In a previous blog I wrote about Ontario’s new parentage rules, which came into force on January 1, 2017. Those are the rules that govern who is recognized at law to be a parent of a child. The relationship of parent and child that is recognized at law is then followed in determining the kindred relationships that flow from it.
Under Ontario’s new rules, there is a process for recognizing a deceased person to be the parent at law of a child who is conceived after the death of the deceased person using assisted reproduction. The Children’s Law Reform Act (“CLRA”) permits a surviving spouse to apply for a declaration of parentage to establish the parentage of the deceased person if certain conditions are met. The deceased person must have consented in writing to be a parent with the surviving spouse of a posthumously-conceived child using assisted reproduction, and the surviving spouse must apply for the declaration of parentage within 90 days of the child’s birth. Importantly, the CLRA does not require the child to be born within a certain period after the deceased’s death. If the court makes the declaration of parentage, the deceased person is recognized at law to be a parent of the child from the date of the child’s birth, and the declaration applies for all purposes of Ontario law.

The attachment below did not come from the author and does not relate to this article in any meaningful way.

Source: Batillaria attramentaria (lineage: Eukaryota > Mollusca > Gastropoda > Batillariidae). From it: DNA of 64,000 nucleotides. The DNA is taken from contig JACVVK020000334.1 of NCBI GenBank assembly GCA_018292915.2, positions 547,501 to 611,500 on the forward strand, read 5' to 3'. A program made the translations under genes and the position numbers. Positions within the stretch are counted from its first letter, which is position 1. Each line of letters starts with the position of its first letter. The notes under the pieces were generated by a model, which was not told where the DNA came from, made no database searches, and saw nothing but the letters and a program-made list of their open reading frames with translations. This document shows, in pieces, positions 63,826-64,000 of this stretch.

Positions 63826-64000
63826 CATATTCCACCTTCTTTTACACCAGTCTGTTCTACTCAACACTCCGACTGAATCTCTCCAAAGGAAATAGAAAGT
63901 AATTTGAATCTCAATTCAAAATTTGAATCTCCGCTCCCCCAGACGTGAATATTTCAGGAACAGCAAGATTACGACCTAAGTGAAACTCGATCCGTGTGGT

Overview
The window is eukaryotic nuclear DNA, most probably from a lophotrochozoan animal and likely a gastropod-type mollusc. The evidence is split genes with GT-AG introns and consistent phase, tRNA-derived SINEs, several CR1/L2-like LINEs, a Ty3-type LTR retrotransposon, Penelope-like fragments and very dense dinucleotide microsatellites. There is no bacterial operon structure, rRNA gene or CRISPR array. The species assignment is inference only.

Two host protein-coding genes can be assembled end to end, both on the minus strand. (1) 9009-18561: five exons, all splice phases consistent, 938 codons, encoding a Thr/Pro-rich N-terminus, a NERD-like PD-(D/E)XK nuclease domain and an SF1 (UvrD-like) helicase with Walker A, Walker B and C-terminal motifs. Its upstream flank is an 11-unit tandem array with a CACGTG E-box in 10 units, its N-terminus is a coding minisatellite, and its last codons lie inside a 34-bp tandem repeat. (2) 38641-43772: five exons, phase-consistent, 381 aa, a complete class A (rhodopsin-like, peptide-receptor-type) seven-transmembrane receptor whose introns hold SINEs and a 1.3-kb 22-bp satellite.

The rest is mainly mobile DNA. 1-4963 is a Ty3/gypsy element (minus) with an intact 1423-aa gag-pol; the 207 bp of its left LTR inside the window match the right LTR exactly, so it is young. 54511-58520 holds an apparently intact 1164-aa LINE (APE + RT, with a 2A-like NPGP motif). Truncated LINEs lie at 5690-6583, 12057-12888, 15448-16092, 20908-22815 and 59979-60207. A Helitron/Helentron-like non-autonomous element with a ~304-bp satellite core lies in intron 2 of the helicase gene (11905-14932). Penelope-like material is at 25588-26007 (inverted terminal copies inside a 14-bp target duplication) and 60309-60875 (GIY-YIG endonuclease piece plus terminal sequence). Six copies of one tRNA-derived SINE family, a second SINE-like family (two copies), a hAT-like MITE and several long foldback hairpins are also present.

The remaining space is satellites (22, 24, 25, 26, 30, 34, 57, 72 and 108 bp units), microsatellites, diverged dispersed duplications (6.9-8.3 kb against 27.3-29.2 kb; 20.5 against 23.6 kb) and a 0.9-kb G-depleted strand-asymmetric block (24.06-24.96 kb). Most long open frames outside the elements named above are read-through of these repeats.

The Succession Law Reform Act (“SLRA”), which deals with such matters as intestate succession and dependant’s relief, contains a second set of rules that govern posthumously-conceived children. The SLRA sets out additional conditions that must be met for a deceased person to be recognized at law as the parent of a posthumously-conceived child for its purposes, as follows:
- the surviving spouse must give notice to the Estates Registrar for Ontario, within 6 months of the deceased person’s death, that the spouse may use reproductive material or an embryo to conceive a child through assisted reproduction;
- the child must be born within 3 years of the deceased’s death; and
- a court must make a declaration of parentage in accordance with the requirements of the CLRA.
I am revisiting the above rules to highlight an important difference between the two statutes that can easily be overlooked. Both statutes require the surviving spouse to take certain steps, but the definition of spouse in the two statutes is not the same. In the CLRA, the definition of spouse includes both married spouses and unmarried cohabiting spouses, with no minimum period of cohabitation. In the SLRA, however, the applicable definition of spouse only includes married spouses.
The consequence is that if two persons are married and one of them dies, the deceased person can (assuming all other conditions are met) be recognized at law to be the parent of a posthumously-conceived child for all purposes of Ontario law, including for purposes of the SLRA. If, however, two persons are cohabiting but not married and one of them dies, the deceased person cannot be recognized at law to be the parent of a posthumously-conceived child for purposes of the SLRA, because a surviving common law spouse does not qualify as a “spouse” for purposes of giving notice to the Estates Registrar. The deceased person could, however, be recognized at law to be a parent of the posthumously-conceived child for all other purposes of Ontario law because a surviving common law spouse does qualify as a “spouse” under the CLRA, for purposes of obtaining a declaration of parentage. It is not clear if this difference was intentional, or an oversight when the legislation was drafted.